Not-for-profit credit unions are owned by their members. These banks aren’t under pressure by Wall Street investors to maximize quarterly returns. Instead, profits go back to the members in the form of higher interest on savings and lower interest on loans, mortgages, and credit card balances.

The same is not true in the world of for-profit corporate banking. Just look at the chart on the left showing the tremendous consolidation of the consumer banking industry in the last 20 years. These big banks think they can get away with charging you exorbitant interest or excessive fees because you don’t have a choice. Well, you do have a choice, and that choice is a credit union that meets your needs.

A wide range of financial planners and media outlets agree: credit unions are better for your money. Here’s why:

1. Fewer fees, more savings. The Credit Union National Association estimates that consumers save more than $6 billion a year in better rates and lower fees by using credit unions. That’s your money — who should make a profit off of it, you or your bank? — ABC News

2. Credit cards with lower interest rates.  Federal law prohibits federal credit unions from charging interest rates above 18%. Credit union customers pay, on average, 20% less in credit card interest. — Forbes

3. Better customer service. 70% of credit union members feel that the institution put the customer’s interests ahead of the institution itself. The highest big bank, Wells Fargo, came in at a 40% positive rating. —Forbes

4. No penalties for using or not using your money. Corporate banks routinely charge you to open a checking account, charge you if your account is dormant, charge you if your balance drops below a certain level. It’s crazy! Credit unions simply do not engage in these kinds of practices — practices that are focused on driving up quarterly profits, regardless of customer satisfaction. — MSN Money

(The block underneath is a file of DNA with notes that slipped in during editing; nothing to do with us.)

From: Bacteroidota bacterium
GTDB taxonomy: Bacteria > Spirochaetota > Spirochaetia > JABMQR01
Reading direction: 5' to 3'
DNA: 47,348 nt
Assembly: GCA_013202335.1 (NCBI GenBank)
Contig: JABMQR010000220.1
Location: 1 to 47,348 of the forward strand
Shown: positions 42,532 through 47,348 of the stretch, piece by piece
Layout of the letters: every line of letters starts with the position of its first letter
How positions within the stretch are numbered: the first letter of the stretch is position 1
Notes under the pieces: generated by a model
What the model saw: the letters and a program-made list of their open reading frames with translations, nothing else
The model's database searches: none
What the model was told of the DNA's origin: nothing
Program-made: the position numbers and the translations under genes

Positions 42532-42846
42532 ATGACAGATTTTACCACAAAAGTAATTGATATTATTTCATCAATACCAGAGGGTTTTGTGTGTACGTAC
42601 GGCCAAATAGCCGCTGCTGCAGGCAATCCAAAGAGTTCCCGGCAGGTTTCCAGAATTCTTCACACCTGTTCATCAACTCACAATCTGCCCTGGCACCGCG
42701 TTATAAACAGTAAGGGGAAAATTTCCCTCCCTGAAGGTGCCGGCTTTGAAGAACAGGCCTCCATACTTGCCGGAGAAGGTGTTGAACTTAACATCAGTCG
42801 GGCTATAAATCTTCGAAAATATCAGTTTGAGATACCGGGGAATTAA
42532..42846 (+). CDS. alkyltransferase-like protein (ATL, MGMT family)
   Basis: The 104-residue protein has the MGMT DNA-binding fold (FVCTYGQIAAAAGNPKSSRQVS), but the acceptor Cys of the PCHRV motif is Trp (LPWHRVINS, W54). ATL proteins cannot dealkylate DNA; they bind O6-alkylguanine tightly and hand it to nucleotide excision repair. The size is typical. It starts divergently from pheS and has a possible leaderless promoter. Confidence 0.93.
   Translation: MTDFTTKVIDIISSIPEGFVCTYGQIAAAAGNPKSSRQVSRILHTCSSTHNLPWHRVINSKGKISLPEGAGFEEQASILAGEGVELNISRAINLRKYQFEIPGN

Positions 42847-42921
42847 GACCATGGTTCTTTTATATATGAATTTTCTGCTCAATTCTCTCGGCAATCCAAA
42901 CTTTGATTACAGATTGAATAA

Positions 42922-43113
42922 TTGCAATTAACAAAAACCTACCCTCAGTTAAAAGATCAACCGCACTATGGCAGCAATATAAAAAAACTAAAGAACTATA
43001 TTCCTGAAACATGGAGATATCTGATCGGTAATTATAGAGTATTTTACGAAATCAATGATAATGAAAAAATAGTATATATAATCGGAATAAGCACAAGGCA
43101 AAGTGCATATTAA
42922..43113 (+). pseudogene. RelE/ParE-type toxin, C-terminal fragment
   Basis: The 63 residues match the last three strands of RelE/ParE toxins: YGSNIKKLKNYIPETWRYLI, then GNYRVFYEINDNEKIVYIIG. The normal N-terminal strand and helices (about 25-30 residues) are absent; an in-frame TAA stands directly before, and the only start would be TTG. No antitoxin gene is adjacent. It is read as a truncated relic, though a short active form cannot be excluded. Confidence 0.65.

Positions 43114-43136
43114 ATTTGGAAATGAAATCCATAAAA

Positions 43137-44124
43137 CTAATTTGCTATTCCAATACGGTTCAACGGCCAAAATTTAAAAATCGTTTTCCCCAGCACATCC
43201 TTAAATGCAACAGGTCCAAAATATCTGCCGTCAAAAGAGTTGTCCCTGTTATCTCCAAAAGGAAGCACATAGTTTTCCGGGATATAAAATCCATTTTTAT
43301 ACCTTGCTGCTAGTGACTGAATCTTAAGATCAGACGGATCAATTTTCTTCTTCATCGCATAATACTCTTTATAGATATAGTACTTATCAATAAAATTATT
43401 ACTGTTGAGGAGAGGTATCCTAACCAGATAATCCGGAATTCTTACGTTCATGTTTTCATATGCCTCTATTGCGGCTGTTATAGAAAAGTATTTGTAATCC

5. Your money stays in your community. Credit unions primarily employ people locally, and give back generously as well. Local credit unions are also more likely to give loans to local businesses, especially women- and minority-owned businesses. Since the recession began, credit unions have vastly expanded their business loan operations, which helps keep funds working in the local community. — Businessweek (Burnt Orange Report)

So, with that, I went online to find a credit union that works for me. I’m leaning towards SF Fire, but there are probably several right within your community to choose from. Banxodus will help you find one that works for you, or if the data isn’t there, you can help your neighbors by doing a bit of crowd-sourced research.  Either way, now is a splendid time to tell your Big BankTM to take a hike.

Officially, Bank Transfer Day is Saturday, but I’m sure nobody would hold it against you if you acted a bit early.

A Great First Step for Wall Street Reform

Last Saturday, I hosted three town halls in Fairfield, Antioch, and Walnut Creek, and as you can imagine, the questions ran the gamut.  But time and again, I heard from so many of my constituents about their troubles in this difficult economy. Whether it was recently laid off workers, students unsure if they can afford a 32% hike in their fees after five consecutive years of tuition hikes, laid off workers unable to collect unemployment insurance, employers who can’t acquire the capital they need to expand, or homeowners trying to save their properties from foreclosure, our people are hurting, and it’s our job in Washington to fix it.

We’re all now painfully aware that our financial sector was permitted to run amuck under the previous administration and our government failed to stop it. To address this problem, today I proudly cast my vote for H.R. 4173, the Wall Street Reform and Consumer Protection Act. While I think more expansive reforms of the financial sector are necessary, this legislation is an important first-step that will go far in helping to protect consumers, investors, homeowners, and tenants.

More over the flip…

Under this legislation, consumers will finally have a federal regulator with teeth ready to battle predatory financial firms. We will stop financial conglomerates from becoming ‘too big to fail’ and provide legal and financial assistance to homeowners and tenants trying to save their homes. For the first time in U.S. history, we will regulate the over-the-counter derivatives marketplace, where millions of contracts between large banks have gone unregulated for years. We also require most private equity and hedge fund advisors to register with the Securities and Exchange Commission and expand the SEC’s staff and anti-fraud capabilities. We also require full disclosure of financial firms’ compensation structures and give shareholders the opportunity to give an advisory vote on executive compensation practices. With millions of Americans unemployed, including tens of thousands in my district, we can’t afford further delay on this important package.